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The Daily Wildcat

The Daily Wildcat

 

    Poor economic climate causes more graduates to return home

    The transition from graduation to the real world can be difficult. There is no definitive path to take. For some the job hunt begins immediately, while others seek a well-earned and rather extended vacation. Many students even end up returning home to live with their parents.

    Returning home has become a growing trend, and baby boomer offspring have been referred to as the “boomerang generation.” Among 18- to 24-year-olds, 53 percent have moved back home for an indeterminate period of time, according to a recent Pew Research study.

    The fragile state of the economy plays a significant role in this phenomenon. The unemployment rate for people age 20 to 24 is 12.9 percent according to the Bureau of Labor Statistics, this is substantially higher than the current national unemployment rate of 8.2 percent. According to a recent Pew Fiscal Analysis Initiative study, roughly one-third of all unemployed college graduates with a bachelor’s degree or higher suffer from long-term unemployment, meaning the individual is jobless for at least one year.

    Even among college grads fortunate enough to obtain a job, the Economic Policy Institute shows that average wages have gradually declined over the past ten years by as much as 7.5 percent for men and 6 percent for women. To add insult to injury, student loans are adding exponential debt for this portion of the population. All of these figures are a testament to how difficult it is for young adults to support themselves after college and why so many return home out of necessity.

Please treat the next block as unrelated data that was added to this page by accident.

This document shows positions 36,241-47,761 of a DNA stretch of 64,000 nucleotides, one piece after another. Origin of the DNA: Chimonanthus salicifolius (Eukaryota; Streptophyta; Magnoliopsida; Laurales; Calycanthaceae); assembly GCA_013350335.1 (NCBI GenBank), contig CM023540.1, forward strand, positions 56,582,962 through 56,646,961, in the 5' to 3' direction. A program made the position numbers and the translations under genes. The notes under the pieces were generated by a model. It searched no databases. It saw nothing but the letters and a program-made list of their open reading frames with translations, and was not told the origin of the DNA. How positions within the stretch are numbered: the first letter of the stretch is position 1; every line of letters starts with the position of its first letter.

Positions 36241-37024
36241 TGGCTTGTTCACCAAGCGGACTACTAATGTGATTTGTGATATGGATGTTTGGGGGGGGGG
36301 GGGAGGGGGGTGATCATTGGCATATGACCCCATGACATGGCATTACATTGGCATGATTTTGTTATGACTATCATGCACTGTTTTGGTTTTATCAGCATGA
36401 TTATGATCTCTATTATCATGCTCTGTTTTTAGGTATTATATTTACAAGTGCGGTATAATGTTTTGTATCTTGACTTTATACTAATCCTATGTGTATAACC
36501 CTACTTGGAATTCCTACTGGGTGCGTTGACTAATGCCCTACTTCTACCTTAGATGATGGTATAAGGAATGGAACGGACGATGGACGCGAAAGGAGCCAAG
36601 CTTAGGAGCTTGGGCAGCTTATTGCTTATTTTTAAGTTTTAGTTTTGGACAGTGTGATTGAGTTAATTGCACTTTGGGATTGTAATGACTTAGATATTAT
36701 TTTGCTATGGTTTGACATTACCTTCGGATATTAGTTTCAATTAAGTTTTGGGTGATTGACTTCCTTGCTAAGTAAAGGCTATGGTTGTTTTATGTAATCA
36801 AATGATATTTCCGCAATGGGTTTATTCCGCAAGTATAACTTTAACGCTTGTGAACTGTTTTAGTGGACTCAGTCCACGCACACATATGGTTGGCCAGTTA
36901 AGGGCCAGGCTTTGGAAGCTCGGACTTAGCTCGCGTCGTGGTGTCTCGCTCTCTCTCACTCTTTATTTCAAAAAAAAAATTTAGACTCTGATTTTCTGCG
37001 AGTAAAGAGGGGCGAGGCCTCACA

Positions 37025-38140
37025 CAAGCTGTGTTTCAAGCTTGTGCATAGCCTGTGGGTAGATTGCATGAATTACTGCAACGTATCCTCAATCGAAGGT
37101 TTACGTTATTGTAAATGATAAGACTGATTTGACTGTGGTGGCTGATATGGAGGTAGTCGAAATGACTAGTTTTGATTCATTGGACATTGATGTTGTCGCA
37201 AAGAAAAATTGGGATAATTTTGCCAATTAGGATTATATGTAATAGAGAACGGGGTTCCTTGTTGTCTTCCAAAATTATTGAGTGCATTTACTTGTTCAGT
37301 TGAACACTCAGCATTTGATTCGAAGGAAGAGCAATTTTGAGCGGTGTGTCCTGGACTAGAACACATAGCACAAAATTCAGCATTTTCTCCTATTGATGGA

It is common for students to feel degraded for making the move back home. Relying on others to get by goes against the drive for independence and self-sustainability that college instills. Parents also may experience less satisfaction with their own lives if they believe their children are too dependent. However, despite these feelings being prevalent in our society, they do not entirely reflect the reality of the situation.

    The economic climate is not friendly to college graduates breaking out on their own. The best thing to do is to focus on the potential positives of going home as opposed to the negatives. It can be a time to reconnect with loved ones, ponder a direction to pursue and open their eyes to new possibilities never previously considered in life.

    — Max Efrein is a journalism and history junior. He can be reached at letters@wildcat.arizona.edu or on Twitter via @WildcatOpinions .

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